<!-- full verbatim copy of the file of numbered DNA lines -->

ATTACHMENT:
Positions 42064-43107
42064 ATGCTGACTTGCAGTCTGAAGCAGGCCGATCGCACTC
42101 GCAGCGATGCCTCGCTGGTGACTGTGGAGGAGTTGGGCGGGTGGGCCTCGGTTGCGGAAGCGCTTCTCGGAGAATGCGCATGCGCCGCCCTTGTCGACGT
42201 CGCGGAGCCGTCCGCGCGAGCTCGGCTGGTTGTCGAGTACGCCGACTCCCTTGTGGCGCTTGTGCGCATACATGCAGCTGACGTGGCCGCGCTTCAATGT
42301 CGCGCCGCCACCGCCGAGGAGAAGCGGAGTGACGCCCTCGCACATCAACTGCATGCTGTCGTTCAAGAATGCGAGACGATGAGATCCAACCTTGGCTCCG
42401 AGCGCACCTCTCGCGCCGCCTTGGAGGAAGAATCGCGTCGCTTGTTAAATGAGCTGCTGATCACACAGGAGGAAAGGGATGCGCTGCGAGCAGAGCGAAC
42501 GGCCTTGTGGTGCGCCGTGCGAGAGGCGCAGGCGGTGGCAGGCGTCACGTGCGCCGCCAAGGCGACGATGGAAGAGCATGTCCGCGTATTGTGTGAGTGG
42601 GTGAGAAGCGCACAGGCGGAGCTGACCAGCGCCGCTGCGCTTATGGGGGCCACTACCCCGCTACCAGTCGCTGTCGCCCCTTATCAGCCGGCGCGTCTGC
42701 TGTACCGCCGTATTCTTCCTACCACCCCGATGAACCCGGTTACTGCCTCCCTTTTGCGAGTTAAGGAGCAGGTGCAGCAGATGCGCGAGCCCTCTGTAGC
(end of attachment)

Positions 42064-43107
42064 ATGCTGACTTGCAGTCTGAAGCAGGCCGATCGCACTC
42101 GCAGCGATGCCTCGCTGGTGACTGTGGAGGAGTTGGGCGGGTGGGCCTCGGTTGCGGAAGCGCTTCTCGGAGAATGCGCATGCGCCGCCCTTGTCGACGT
42201 CGCGGAGCCGTCCGCGCGAGCTCGGCTGGTTGTCGAGTACGCCGACTCCCTTGTGGCGCTTGTGCGCATACATGCAGCTGACGTGGCCGCGCTTCAATGT
42301 CGCGCCGCCACCGCCGAGGAGAAGCGGAGTGACGCCCTCGCACATCAACTGCATGCTGTCGTTCAAGAATGCGAGACGATGAGATCCAACCTTGGCTCCG
42401 AGCGCACCTCTCGCGCCGCCTTGGAGGAAGAATCGCGTCGCTTGTTAAATGAGCTGCTGATCACACAGGAGGAAAGGGATGCGCTGCGAGCAGAGCGAAC
42501 GGCCTTGTGGTGCGCCGTGCGAGAGGCGCAGGCGGTGGCAGGCGTCACGTGCGCCGCCAAGGCGACGATGGAAGAGCATGTCCGCGTATTGTGTGAGTGG
42601 GTGAGAAGCGCACAGGCGGAGCTGACCAGCGCCGCTGCGCTTATGGGGGCCACTACCCCGCTACCAGTCGCTGTCGCCCCTTATCAGCCGGCGCGTCTGC
42701 TGTACCGCCGTATTCTTCCTACCACCCCGATGAACCCGGTTACTGCCTCCCTTTTGCGAGTTAAGGAGCAGGTGCAGCAGATGCGCGAGCCCTCTGTAGC